The first races to be recorded in England took place under King Athelstan's reign in the 9th century. For centuries later kings and nobles bought and owned 'running horses' that were used for leisure or hunting, in the same way you may go for a Sunday drive today. Horse race meetings didn't exist as such although informal horse racing tended to be part of all major local fairs and festivals.
The 16th Century, Henry VIII and the Sport of Kings
By the 1500s warfare in Britain had begun to change. On one hand England was now a more settled land and there was not as much threat of invasion. On the other hand the new weapons of war, early cannon, war ships, heavy duty castles and forts, etc., meant the use of horses in open battle was decreasing. This lead to horses being used more for sport and status. Henry VIII passed several laws in relation to horse breeding as well as importing thousands of horses from abroad. The king set up stables at Grenwich where his horses were trained and their stamina and speed honed.
The first horse racing meetings were established at this time. In 1512 it is recorded that a trophy was awarded to the winner of the Chester fair and the world's oldest running horse race, the Kiplingcotes Derby (a small town in Yorkshire), was first held in 1519. In 2019 this will be the first ever race to reach the 500 milestone.
17th Century James I and Newmarket
During Elizabeth I reign in the latter half of the 16th century horse racing declined, although the reason for this is unknown it is perhaps due to people of the time following the fashions of their Queen, of which horse racing was not one. This flipped back in 1605 when James I, out hawking, discovered Newmarket, a small village in Suffolk, and began to race horses there. The king spent so much time there that Newmarket is now known as the original home of horse racing, parliament in fact petitioned the king on several occasions to return to London to get on with the job of running the county rather than racing horses.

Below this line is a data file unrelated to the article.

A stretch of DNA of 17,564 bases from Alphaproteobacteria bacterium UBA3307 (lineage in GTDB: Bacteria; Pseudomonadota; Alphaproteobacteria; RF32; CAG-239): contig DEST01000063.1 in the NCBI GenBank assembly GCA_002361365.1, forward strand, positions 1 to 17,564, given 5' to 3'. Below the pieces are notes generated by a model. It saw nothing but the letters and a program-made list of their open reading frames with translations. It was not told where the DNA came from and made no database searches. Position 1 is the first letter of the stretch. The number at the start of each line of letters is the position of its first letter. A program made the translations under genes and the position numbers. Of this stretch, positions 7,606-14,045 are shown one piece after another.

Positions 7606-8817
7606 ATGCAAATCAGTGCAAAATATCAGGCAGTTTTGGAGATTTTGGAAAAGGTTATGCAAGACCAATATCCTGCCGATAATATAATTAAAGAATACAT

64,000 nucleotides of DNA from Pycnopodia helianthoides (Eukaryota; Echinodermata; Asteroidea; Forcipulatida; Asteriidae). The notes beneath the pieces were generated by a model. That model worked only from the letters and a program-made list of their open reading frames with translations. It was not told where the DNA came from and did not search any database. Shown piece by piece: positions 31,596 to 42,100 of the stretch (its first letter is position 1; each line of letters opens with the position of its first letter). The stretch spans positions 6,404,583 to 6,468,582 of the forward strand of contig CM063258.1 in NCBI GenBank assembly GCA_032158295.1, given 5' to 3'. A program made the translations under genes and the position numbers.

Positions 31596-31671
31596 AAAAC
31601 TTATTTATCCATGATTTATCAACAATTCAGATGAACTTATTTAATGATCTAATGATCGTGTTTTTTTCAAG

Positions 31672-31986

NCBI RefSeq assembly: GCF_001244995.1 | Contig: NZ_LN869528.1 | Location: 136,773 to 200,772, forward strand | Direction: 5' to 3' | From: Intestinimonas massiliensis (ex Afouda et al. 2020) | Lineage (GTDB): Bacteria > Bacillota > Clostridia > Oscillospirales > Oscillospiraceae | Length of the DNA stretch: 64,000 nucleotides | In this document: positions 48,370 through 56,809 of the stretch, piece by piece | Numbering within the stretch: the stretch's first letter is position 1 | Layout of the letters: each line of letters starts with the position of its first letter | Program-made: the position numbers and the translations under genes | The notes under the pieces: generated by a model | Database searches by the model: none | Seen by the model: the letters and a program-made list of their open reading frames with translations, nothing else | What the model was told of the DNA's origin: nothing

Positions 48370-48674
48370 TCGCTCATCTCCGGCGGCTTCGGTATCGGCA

On the back of Newmarket regular race meetings now began to crop up across the country with races for silver bells held in Yorkshire, Enfield and elsewhere. In 1634 the first gold cup event was held at Newmarket and the sport continued to thrive under Charles I.
Racing at this time became a sport that you simply had to be involved with if you were a royal or noble, hence the new emerging name of 'the sport of kings'.
Oliver Cromwell bans Racing, Charles II Brings it Back
Following the civil war England became a puritan republic under Oliver Cromwell. He immediately banned horse racing in 1654 for two main reasons. Firstly as a puritan he believed that men should pursue 'useful' sports like archery and combat rather than race horses or play with balls. Secondly Cromwell needed a new army to follow his own ambitions in Ireland and elsewhere as well as keeping the Royalists and Catholics at bay in England.
Cromwell requisitioned many horses from the gentry into the state for use as war horses, however rather hypocritically Cromwell kept his own studs for horse running.
With the death of Cromwell Charles II was restored to the throne and England became a monarch once again. Charles commissioned the Newmarket Town Plate that took place for the first time in 1664, King Charles even wrote the rules himself. The rules included:
- No man should hold, strike or bring down another rider.
- The winner is to give 20 shillings to the be distributed to the poor and 20 shillings to the clerk of the course for maintenance.
- No serving men or groom men are allowed to compete (i.e. it's only for the top brass)